It was a shocking experience for me. In retrospect, I chalk it up to not knowing the correct way to pitch nonfiction. I needed to have more data, and a better hook.

Still, the experience left behind a slimy residue that makes me leery of moving forward on that nonfiction book.
Except, I’m writing another Bible study even now. I plan to release it this summer.

The abandoned proposal for the Christian living book? It’s also on the schedule for resurrection in 2019.

The Bible Study

Since publishing my second Bible study, I’ve been bombarded with ideas for another study. A dozen new ideas shined forth each time I sat down to brainstorm.

But none of them stuck.

For a couple weeks, I was sure WHAT IS TRUTH? Would win my interest.

I’m not going to push ahead on writing a Bible study without complete surety that God wants me to write it. To me that means the ideas for chapters pour out. A tone comes to mind and I can write a summary of each chapter using it.

And that didn’t happen.

Time and again I found cool ideas but their trails ran cold before a solid outline could be hammered out.

Until FEED YOUR FAITH popped up as I decided what to teach at the church ladies’ retreat in October. I gave them my chapter on lettuce (make that “Let us” from the Book of Hebrews) and the lesson wrote itself.

The chapter outline took a little longer, but before too long, it came forth. Now, half the chapters are written.

One thing I decided to do since my second study book is so slender is to have a devotional section. In this case, I crafted three days of devotional readings that will complement each lesson. AND I drafted a sample weekly schedule so each chapter can be considered during the entire week of the study.

Through the Valley of Shadows

The Christian living book has a darker message. It chronicles my own journey through grief. It’s different from any other book I’ve seen on the market in that it includes Bible exposition in every chapter.

Truthfully, in the throes of grief, I wouldn’t have been able to read this book. It’s NOT for people grieving at the moment.

Instead, it’s for people who are in the anticipatory stage. They have a terminally ill loved one. Or perhaps they work in ministry and feel inept when approached by a grieving widow or parent or spouse.

I’ve been there. And I’ve been the one grieving.

This book could be an important resource.

But it won’t be if I don’t write it.

I’d still like to try to get it traditionally published. This means I need to craft an amazing proposal that will snare my top choice agent.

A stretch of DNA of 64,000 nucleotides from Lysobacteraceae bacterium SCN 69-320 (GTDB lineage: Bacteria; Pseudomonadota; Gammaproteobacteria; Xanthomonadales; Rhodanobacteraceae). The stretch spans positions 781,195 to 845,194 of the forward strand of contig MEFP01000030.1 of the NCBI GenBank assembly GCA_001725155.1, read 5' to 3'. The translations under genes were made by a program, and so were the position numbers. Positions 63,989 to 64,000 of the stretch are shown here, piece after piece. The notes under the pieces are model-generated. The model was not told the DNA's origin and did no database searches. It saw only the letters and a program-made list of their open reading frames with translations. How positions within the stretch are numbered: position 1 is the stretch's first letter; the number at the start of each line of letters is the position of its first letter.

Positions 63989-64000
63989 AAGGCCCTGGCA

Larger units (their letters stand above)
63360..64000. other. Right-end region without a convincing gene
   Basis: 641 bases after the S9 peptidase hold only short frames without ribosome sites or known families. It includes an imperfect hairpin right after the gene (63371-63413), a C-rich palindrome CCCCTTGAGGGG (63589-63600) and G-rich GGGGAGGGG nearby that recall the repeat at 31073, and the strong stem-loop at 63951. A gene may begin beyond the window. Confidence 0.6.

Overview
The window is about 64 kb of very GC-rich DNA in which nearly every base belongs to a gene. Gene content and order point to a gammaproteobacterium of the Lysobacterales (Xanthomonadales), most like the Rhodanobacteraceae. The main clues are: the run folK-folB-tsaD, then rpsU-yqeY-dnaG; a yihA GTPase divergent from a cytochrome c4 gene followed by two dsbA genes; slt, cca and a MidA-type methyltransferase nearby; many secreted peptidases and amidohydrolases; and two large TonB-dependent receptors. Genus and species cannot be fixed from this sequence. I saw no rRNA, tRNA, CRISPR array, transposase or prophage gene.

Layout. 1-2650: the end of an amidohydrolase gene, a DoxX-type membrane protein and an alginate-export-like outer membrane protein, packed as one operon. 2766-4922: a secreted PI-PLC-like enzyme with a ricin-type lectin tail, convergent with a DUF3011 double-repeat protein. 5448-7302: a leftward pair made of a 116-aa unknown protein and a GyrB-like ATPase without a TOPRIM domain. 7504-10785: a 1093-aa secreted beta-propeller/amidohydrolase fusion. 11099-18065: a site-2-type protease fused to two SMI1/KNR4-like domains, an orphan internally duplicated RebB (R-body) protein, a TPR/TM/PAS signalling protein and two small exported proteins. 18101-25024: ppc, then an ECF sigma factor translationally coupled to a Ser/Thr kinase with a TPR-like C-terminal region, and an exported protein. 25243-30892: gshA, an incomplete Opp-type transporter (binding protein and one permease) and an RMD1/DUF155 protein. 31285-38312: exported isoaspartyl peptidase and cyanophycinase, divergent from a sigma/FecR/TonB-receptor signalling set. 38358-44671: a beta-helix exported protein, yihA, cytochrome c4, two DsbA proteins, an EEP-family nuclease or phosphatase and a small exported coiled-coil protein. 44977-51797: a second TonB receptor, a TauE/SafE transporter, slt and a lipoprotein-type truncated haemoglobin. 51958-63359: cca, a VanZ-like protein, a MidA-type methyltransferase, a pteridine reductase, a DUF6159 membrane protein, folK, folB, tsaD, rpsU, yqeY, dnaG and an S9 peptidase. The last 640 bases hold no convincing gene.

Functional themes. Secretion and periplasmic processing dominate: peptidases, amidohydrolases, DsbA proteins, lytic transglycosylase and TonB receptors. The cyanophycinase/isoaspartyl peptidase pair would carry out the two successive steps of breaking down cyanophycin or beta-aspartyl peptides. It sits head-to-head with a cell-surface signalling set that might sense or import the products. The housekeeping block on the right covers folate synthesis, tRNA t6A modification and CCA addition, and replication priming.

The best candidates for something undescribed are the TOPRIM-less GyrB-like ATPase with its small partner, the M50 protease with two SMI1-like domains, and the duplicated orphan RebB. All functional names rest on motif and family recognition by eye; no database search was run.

In the end, I think I’ll self-publish it if I can’t get a traditional contract. The content is too important to stay on my hard drive just because I can’t “sell it” to an agent.

After all, I’m NOT a salesperson. I’m an author.

It wouldn’t be very broad-minded of me to ignore the potential nonfiction book market when I have no shortage of ideas for these types of books.

A shortage on expertise?

Well, that’s debatable. Maybe Forbes will research the dilemma and get back to me with the push I need to write that nonfiction book.

Writing Romantic Comedy

Writing romance wasn’t my calling. I swear it. But that’s what most of my published books are: romance.

Sweet romance paved the way for me. Now most of my published titles are Christian romance. I certainly wouldn’t consider my dream to write romantic comedy.

Not because I’m not funny. I think I’m funny. But my children roll their eyes at my jokes. And yet I’ve written a romantic comedy…and it’s coming your way soon.

I must be crazy. Who do I think I am to write a genre with such high expectations?

First Pick

I’m a first round draft pick.

What? When?

Sweet Promise Press opens submissions for all their series. Authors submit pages (mine were actually from LOVE’S LATE ARRIVAL, which is in NO WAY funny), and the series lead author and publisher read them. They make their “top picks” list for each series (and an author can only submit to ONE series at a time).

When the picks for MOMMY’S LITTLE MATCHMAKER were announced, I was chosen first.

I danced. I glowed. It was a moment of satisfaction for me.

And then reality set in.

Smiles instead of Tears

In nearly every book I write, there is one tear-jerking scene.

Not because a dog dies. Or a person dies. Usually, it’s a dark soul moment for one of my characters. They come face-to-face with the truth…and it’s heart-wrenching.